The National World War II monument itself is impressive. There are pillars for each state or territory and it is divided into Pacific and Atlantic areas of the war. The inscriptions on the walls tell a lot about the history of those times. When I was there in mid June 2010, it was being visited, as it is almost constantly, by veterans of that war. Many were in wheel chairs or naviagating with canes. There are fewer of us every day. For many it is a reminder of lost friends and family. For others it is a reminder of times when this country was united as it had never been before nor has been since.

Friday, June 18, 2010

Forgotten words

When I was growing up, we used some words that no longer seem to be heard very often. The words we had used commonly have been replaced by what most of us elders consider as just plain vulgar. Some TV programs,are embarassing to listen too, especially if young children are around..
What ever happened to the use of words like: Golly, Gee Whiz, Holy Smokes, Gosh, Neat, Swell, Shucks, Oh Sugar.
 In our house, we never heard any curse word nor any expressions involving the Lord's name. We also could never refer to my mother as "she". My mother insisted on being referred to as "Mother". We loved, apprciated and respected our parents.
 I am appalled when I hear the way some grownups refer to their parents in hateful and grossly negative terms. I guess growing up in a loving family must have isolated me from such negative feelings.

Friday, May 28, 2010

Teen age Bedroom

When I was in my teens, the Second Wold War as taking place. I had a collection of aircraft pictures pasted on the walls of my bedroom.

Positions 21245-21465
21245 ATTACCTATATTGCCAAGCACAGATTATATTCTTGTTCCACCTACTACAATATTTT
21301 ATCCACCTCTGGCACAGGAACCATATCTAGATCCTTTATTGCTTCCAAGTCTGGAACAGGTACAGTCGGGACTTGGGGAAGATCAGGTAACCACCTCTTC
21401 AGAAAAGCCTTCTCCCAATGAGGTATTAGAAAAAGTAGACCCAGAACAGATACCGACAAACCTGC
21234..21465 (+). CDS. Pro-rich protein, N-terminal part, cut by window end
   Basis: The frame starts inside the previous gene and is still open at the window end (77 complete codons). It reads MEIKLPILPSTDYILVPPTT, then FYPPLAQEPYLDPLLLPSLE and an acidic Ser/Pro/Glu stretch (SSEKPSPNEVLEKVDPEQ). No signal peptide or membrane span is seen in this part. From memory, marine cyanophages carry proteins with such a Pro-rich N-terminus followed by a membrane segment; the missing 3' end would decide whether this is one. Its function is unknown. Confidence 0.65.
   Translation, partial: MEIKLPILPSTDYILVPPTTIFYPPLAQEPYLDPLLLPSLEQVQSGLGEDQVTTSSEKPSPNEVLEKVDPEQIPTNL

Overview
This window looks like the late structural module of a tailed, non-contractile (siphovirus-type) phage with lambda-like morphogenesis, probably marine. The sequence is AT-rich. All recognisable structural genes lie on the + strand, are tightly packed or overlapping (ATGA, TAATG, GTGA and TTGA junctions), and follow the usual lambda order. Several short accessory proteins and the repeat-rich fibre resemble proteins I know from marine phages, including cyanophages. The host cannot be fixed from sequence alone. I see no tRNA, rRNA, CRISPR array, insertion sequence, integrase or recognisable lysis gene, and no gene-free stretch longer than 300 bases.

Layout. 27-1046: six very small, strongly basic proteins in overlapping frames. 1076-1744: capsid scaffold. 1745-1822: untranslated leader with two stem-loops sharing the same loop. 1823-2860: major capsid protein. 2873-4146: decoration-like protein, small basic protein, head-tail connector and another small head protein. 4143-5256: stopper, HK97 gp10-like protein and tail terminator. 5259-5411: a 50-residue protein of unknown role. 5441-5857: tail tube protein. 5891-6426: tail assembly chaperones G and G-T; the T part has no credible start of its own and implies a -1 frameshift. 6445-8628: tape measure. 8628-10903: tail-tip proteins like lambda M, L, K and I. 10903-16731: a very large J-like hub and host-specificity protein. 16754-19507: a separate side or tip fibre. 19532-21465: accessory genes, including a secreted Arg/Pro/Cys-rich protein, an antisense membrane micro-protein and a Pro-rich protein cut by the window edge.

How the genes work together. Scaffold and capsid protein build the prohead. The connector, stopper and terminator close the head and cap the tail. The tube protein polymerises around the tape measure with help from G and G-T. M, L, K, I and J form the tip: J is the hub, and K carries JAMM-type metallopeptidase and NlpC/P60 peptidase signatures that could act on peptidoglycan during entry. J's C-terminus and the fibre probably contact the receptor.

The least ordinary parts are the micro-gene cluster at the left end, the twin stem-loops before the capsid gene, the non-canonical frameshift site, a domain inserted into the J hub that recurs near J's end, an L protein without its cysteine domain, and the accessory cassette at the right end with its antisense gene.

I had my own room on the second floor of our house. As I recall, it had a double bed, a bookcase and a bureau. Because it was an old house, it had only a small closet. I don't recall where I got the pcitures  but all the boys at that time had such collections. Of course we also made model planes out of balsa wood. In high school we also made model planes supposedly to be used for training aircraft spotters. Many towns had aircraft spotters on duty 24 hours a day. They were watching for enemy aircraft - though in those days enemy aircraft did not have the capability of flying to the US from Europe. We also had blackouts from time to time.As far as I know, they were mostly tests rather than the real thing. The nearest we came to enemy actions  was at the Jersy seashore resorts. In 1942 there were numerous cases of oil tankers being torpedoed off the Jersey coast. My diary in July 1942 mentions going to Barnegat Light and seeing the remains of a torpedoed ship sticking up out in the ocean. There were also big gobs of oil or tar on the beach from the sunken ships.The war had lots of impact on our lives. Many things were rationed, meat, cigarettes, gasoline,tires, sugar. We had ration books for each item. Gas was limited to 3 gallons per week for ordinary citizens and cars in those days were not very fuel efficient. During the war no new cars were produced for civilian use so all cars were 1941 or earlier vintage. Right after the school day ended many high school students went to work in local shops and store. The parents who normaly would have worked in shops and stores were either in the military or working in war plants. It was a rare high school student who had a car  and if he did it was likely to be an ancient jalopy.. We went everywhere by bus or by walking. We even took our dates on the bus or we walked. In retrospect, I think we were happier then than teenagers are now.